The prisoner exchange was one element of a dramatic recent shift in U.S.-Cuba relations. Both countries have announced that they will restore diplomatic relations after decades of hostility and sanctions.

The Cuban Five were presented to a group of Cuban government officials, military officers and dignitaries at the Cuban parliament. Castro led the ceremony, but his brother, former President Fidel Castro, was not seen. Fidel, 88, has not appeared publicly in over a year.

Gerardo Hernandez, 49, was the leader of the arrested spies. “The honor that we receive today also demands that we rise to the challenges facing the revolution,” he said.


TIME Spending & Saving

How to Get Free Krispy Kreme Donuts Today

Krispy Kreme donut production line
Lightworks Media—Alamy Krispy Kreme donut production line

The chain is celebrating with free treats. Here's how to get yours

If you are one of the first 1,000 customers at a Krispy Kreme donut shop on Feb. 24, you can lay claim to one glazed donut, free of charge. The promotion is being held to celebrate the opening of a new Krispy Kreme location in Kansas City, which will be the chain’s 1,000th location.

If you’re near Kansas City, that location opened at 6AM. The first person in that particular line will get one dozen donuts for free, once a week for a year. The next 99 people in line will receive a dozen free donuts once a month for 12 months. Elsewhere, all participating stores are giving away 1,000 donuts to the first 1,000 customers.


TIME Terrorism

Read an American ISIS Hostage’s Last Letter to Her Family

Kayla Mueller, 26, an American humanitarian worker from Prescott, Ariz.
Mueller Family—Reuters Kayla Mueller, 26, an American humanitarian worker from Prescott, Ariz.

Kayla Mueller said she was "remaining strong"

An American who died while held captive by the militant group Islamic State of Iraq and Greater Syria (ISIS) wrote in her final letter to her family that she was “OK, healthy, remaining strong and being treated kindly.”

“Do not worry… I love you all,” Kayla Mueller wrote in the letter, revealed Monday on NBC’s Today show. “My heart longs to be with you all as… I have never felt before, but praise be to God you are in my dreams almost every evening and for just those brief moments in my sleeping conscious that we are together I am given a warmth.”

The Obama Administration confirmed earlier this month that Mueller, an aid worker who was 26, had died. ISIS said she was killed in a Jordanian airstrike, but U.S. officials haven’t confirmed that.

Read the full letter at NBC

Read next: What Kayla Mueller’s Life Reveals About Her Generation

TIME Morning Must Reads

Morning Must Reads: February 23

Mark Wilson—Getty Images The early morning sun rises behind the US Capitol Building in Washington, DC.

Birdman Soars at the Oscars

Birdman took home Best Picture and Best Director while Eddie Redmayne earned Best Actor for The Theory of Everything and Julianne Moore won Best Actress for Still Alice.Selma and The Grand Budapest Hotel also took home statues at the 87th Academy Awards

Salary Increases Are Back

A new report says roughly 90% of companies will give raises this year, but don’t hold your breath for a windfall: The majority of bumps will be 5% or less

More Cold for South and Rockies

The Rocky Mountains and Southern Plains are in for snowy and icy conditions Monday as Winter Storm Quantum continues to move across the region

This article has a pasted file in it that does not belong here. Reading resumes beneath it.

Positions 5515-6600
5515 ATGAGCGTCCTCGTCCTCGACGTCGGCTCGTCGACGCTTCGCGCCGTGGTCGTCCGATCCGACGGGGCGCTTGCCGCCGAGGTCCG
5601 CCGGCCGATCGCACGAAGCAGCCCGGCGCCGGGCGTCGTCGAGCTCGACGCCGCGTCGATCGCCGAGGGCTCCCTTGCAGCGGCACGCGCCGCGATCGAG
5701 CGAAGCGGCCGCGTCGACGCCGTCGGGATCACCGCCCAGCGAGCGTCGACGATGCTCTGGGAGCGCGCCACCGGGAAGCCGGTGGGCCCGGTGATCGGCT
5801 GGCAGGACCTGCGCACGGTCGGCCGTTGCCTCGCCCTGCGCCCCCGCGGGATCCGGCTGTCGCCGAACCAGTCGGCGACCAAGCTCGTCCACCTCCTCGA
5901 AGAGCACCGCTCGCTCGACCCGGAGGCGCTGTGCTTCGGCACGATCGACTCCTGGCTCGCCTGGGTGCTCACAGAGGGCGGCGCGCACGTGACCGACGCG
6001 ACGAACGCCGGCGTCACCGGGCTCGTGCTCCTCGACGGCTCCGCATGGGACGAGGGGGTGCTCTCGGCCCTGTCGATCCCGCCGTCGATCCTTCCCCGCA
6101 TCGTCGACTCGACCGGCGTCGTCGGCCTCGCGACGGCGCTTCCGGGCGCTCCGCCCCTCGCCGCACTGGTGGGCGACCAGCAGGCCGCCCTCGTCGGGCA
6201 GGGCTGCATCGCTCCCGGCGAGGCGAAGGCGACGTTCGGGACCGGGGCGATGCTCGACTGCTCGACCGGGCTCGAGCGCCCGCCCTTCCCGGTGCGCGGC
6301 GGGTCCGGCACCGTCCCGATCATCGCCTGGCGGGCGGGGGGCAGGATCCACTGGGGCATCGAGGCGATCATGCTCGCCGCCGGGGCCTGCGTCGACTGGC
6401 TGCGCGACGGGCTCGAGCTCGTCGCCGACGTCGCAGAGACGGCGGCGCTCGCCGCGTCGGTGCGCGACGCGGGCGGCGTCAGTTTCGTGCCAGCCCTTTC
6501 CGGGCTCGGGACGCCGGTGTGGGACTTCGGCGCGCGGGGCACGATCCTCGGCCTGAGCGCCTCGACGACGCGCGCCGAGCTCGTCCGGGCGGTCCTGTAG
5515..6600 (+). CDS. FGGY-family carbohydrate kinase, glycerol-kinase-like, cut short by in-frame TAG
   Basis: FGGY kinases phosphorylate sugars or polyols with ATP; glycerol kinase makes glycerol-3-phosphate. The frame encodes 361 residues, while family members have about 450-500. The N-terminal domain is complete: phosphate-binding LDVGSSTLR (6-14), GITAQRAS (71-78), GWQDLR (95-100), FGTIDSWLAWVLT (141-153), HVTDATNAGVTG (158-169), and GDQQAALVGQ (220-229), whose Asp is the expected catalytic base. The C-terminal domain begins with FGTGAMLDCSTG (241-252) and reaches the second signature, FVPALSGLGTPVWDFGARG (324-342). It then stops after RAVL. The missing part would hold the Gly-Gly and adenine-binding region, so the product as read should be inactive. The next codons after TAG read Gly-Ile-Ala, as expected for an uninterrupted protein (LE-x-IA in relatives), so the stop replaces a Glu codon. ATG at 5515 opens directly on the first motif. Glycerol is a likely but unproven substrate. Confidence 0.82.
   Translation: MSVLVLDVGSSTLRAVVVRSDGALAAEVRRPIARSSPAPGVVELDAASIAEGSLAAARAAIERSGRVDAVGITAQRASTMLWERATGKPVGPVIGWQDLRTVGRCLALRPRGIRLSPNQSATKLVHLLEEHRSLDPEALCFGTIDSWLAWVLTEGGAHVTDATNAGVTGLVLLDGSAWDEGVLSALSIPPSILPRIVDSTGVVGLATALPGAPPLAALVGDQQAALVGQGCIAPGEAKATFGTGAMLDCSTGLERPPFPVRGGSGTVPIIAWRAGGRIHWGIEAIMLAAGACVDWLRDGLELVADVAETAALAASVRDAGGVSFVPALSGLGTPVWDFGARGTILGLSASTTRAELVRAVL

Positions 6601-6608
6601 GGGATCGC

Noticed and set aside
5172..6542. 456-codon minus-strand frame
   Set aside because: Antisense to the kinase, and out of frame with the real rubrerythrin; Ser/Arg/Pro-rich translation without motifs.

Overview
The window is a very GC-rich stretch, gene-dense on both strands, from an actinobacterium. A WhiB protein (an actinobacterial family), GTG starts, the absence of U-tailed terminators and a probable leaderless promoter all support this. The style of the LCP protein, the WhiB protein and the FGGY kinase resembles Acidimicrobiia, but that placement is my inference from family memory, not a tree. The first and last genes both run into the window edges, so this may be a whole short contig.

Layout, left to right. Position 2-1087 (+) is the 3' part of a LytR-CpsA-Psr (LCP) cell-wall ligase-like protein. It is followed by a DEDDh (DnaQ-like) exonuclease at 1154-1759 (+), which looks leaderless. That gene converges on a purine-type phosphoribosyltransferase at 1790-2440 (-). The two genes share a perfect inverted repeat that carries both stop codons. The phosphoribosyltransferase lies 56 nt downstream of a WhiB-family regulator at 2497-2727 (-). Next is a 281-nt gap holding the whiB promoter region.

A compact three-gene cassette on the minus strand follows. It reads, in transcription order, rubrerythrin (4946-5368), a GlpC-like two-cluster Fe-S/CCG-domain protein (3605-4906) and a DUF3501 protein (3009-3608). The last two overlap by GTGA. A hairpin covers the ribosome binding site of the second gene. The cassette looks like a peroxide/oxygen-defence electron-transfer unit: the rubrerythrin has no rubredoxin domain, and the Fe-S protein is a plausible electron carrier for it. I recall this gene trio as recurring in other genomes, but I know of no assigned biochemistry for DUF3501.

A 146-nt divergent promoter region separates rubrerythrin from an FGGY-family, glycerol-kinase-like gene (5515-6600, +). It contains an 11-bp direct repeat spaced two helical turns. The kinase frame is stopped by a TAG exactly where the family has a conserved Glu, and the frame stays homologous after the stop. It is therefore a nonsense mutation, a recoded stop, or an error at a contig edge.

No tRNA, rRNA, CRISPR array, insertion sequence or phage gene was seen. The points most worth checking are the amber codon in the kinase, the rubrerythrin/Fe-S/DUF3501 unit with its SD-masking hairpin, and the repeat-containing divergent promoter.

Emma Watson Shoots Down Those Prince Harry Rumors

The British actress took to Twitter in light of recent chatter that she has been secretly dating Prince Harry. “Remember that little talk we had about not believing everything written in the media?!” Watson said

Most Americans Think Rich Should See Tax Hike, Poll Shows

The Associated Press–GfK poll, which comes in the wake of President Barack Obama’s proposals in his 2016 budget to raise investment taxes on high-income American families, found overall that 56% of respondents think their own federal taxes are too steep

Why Washing Dishes by Hand May Lead to Fewer Allergies

A new study suggests that hand washing dishes might lead to a significantly lower risk of developing allergies “If you are exposed to microbes, especially early in life, you stimulate the immune system in various ways and it becomes tolerant,” says the study author

Legendary Jazz Musician Clark Terry Dies at 94

Jazz trumpet and flugelhorn virtuoso Clark Terry, whose illustrious career spanned more than seven decades, died in the company of family, friends and students. The legendary trumpeter played along some of the greatest jazz musicians of all time

Ukraine’s Protest Anniversary Met With Bombs

Violence erupted in eastern Ukraine’s largest city as thousands of people commemorated the anniversary of the popular uprising that toppled the nation’s pro-Russia administration and sparked a separatist revolt that has killed more than 5,000 people

Australian Leader Outlines Antiterrorism Measures

Australians who hold dual nationality and flout antiterrorism laws will have their citizenship suspended or revoked, Australian Prime Minister Tony Abbott announced during an address on national security. “The threat to Australia is worsening,” he said

Homeland Security Goes on Offense Against Congress

The Obama Administration made a last-minute plea for Congress to fund the Department of Homeland Security, sending Secretary Jeh Johnson on a talk-show tour. Johnson used appearances on all five Sunday morning political talk shows to press his case

Swine Flu Deaths in India Pass 800

Swine flu has claimed 38 more lives in India, taking the total nationwide death toll to 812, according to the latest figures released by the country’s health ministry. The total number of people affected by the H1N1 virus has now crossed 13,000

Young Evangelical Loses Book Deal After Coming Out

A prominent Christian publisher canceled a book project this week after the author refused to say that he did “not condone, encourage or accept the homosexual lifestyle.” Brandan Robertson’s book will no longer be published, he tells TIME